Atlanta Orders In: La Oaxaquena owner makes stellar food, and loves giving back

This feast of takeout dishes from Taqueria La Oaxaquena in Jonesboro includes: chile rellenos; a plate of four tacos; and chicken mole. Wendell Brock for The Atlanta Journal-Constitution
This feast of takeout dishes from Taqueria La Oaxaquena in Jonesboro includes: chile rellenos; a plate of four tacos; and chicken mole. Wendell Brock for The Atlanta Journal-Constitution

Credit: Wendell Brock

Credit: Wendell Brock

Rosalia Ruiz may be short of stature, but she is mighty in the kitchen.

Since she was 16, the Oaxaca, Mexico, native, who stands 5-feet-tall, has cooked for a living. She made tacos and quesadillas and sold them on the streets of her hometown, because she needed the money. She had eight brothers, an alcoholic father and an exacting mother, who taught her the secrets of their ancient cuisine — the complex moles, vibrant sauces, rich barbacoas.

Not long after moving to Atlanta in 1995, Ruiz discovered an outdoor flea market on Buford Highway — the perfect place to hawk tamales. Before she and her husband could save enough cash to buy a car, she would pack tamales in a canasta (basket) and take MARTA to the market. When she was told she couldn’t sell food without a permit, she worried that she might get deported. Eventually, she started a food truck, followed by her first brick-and-mortar restaurant, which ended up folding, she said, because of her lack of experience.

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Tlayudas are the No. 1 seller at La Oaxaquena; this one was made with al pastor meat. Wendell Brock for The Atlanta Journal-Constitution
Tlayudas are the No. 1 seller at La Oaxaquena; this one was made with al pastor meat. Wendell Brock for The Atlanta Journal-Constitution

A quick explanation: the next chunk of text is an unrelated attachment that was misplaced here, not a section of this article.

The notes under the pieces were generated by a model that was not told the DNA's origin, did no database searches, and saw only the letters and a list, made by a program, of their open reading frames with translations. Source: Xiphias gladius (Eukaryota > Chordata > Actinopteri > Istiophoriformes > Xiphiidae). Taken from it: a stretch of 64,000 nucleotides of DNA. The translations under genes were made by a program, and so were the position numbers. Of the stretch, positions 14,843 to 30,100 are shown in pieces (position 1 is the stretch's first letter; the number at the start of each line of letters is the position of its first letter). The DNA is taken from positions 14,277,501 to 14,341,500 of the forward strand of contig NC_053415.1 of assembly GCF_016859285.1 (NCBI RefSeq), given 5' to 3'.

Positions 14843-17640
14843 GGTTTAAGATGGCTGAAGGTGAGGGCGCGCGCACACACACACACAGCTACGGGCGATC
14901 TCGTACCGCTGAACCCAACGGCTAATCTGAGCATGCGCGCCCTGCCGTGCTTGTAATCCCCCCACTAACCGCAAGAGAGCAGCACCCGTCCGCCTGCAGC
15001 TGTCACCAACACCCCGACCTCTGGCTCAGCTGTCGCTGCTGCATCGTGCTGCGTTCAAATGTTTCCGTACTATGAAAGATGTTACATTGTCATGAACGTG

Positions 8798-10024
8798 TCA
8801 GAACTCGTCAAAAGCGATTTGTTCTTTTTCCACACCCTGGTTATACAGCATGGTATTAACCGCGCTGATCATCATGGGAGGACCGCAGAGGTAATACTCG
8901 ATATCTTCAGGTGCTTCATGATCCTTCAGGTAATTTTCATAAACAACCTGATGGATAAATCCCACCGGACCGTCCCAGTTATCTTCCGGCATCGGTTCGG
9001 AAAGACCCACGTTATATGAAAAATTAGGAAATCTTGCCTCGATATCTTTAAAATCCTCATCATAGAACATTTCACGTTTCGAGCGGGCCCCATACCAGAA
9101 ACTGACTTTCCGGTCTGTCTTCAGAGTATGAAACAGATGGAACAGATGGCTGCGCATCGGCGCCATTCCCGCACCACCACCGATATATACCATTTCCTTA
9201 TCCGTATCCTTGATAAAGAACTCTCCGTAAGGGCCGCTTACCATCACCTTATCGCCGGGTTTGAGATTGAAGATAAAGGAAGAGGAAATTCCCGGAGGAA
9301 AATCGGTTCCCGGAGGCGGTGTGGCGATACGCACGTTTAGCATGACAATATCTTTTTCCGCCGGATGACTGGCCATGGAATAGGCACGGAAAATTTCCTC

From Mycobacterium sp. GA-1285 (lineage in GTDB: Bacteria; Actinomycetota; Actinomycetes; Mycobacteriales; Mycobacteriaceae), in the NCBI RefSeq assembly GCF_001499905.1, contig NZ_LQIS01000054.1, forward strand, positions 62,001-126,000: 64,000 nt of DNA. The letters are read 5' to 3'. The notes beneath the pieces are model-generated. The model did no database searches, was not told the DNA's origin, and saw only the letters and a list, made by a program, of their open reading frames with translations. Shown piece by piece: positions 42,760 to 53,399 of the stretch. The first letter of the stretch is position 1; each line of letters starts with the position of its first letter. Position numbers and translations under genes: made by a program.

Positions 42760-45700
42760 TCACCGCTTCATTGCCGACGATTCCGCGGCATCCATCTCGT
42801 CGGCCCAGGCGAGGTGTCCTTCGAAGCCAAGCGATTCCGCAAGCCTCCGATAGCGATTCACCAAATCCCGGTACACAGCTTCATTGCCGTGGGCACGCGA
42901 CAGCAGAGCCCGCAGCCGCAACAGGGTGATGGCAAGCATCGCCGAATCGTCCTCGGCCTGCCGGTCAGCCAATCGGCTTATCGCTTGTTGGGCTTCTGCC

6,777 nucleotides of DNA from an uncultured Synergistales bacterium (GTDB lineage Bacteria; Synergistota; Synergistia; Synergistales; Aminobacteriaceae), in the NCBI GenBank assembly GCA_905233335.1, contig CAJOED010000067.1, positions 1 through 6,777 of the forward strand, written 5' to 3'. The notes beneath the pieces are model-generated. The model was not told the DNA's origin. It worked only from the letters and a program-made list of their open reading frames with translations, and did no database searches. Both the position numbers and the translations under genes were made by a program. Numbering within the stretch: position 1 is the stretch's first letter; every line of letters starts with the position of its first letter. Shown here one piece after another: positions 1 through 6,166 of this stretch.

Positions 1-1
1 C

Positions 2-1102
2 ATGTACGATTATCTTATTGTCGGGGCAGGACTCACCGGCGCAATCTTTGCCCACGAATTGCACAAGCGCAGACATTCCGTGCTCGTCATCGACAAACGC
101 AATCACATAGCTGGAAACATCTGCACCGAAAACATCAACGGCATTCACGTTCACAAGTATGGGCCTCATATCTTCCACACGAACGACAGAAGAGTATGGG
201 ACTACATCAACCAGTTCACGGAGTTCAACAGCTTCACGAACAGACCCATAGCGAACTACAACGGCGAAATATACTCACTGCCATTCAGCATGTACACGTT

Credit: Wendell Brock

Credit: Wendell Brock

Today, Ruiz’s cameo graces the logo of Taqueria La Oaxaquena in Jonesboro, a 14-year-old fast-casual spot that many connoisseurs of fine regional Mexican cooking will tell you is the area’s best. Though the restaurant has won accolades, Ruiz has shied away from giving interviews, because she feels her English isn’t sufficient.

I first reached out to her in August, and, after months of back and forth with her friend and neighbor, Grecia Cortavarria, I finally got the two of them on the phone last week. In the conversation, Ruiz described her journey, and her relentless pursuit of her dream to own her own restaurant. “I’m very happy, because I worked real hard,” she said.

La Oaxaquena’s owner got her start in Atlanta selling tamales at a flea market; these are two of her beauties, pork with red sauce and chicken mole wrapped in banana leaf. Wendell Brock for The Atlanta Journal-Constitution
La Oaxaquena’s owner got her start in Atlanta selling tamales at a flea market; these are two of her beauties, pork with red sauce and chicken mole wrapped in banana leaf. Wendell Brock for The Atlanta Journal-Constitution

Credit: Wendell Brock

Credit: Wendell Brock

Her success was not immediate, however.

“I cried for two years, because the United States is very different than Oaxaca,” she said of her early days in Atlanta. Her original plan had been to return to Mexico and start a restaurant. More than once, she almost gave up and went back home.

When she found the location for the original La Oaxaquena, on Tara Boulevard in Jonesboro, she didn’t have the funds to make the down payment. In the end, the landlord gave her the keys anyway. On her first day, she had a rush of customers, eager to sample her tacos and menudo. It’s been that way ever since.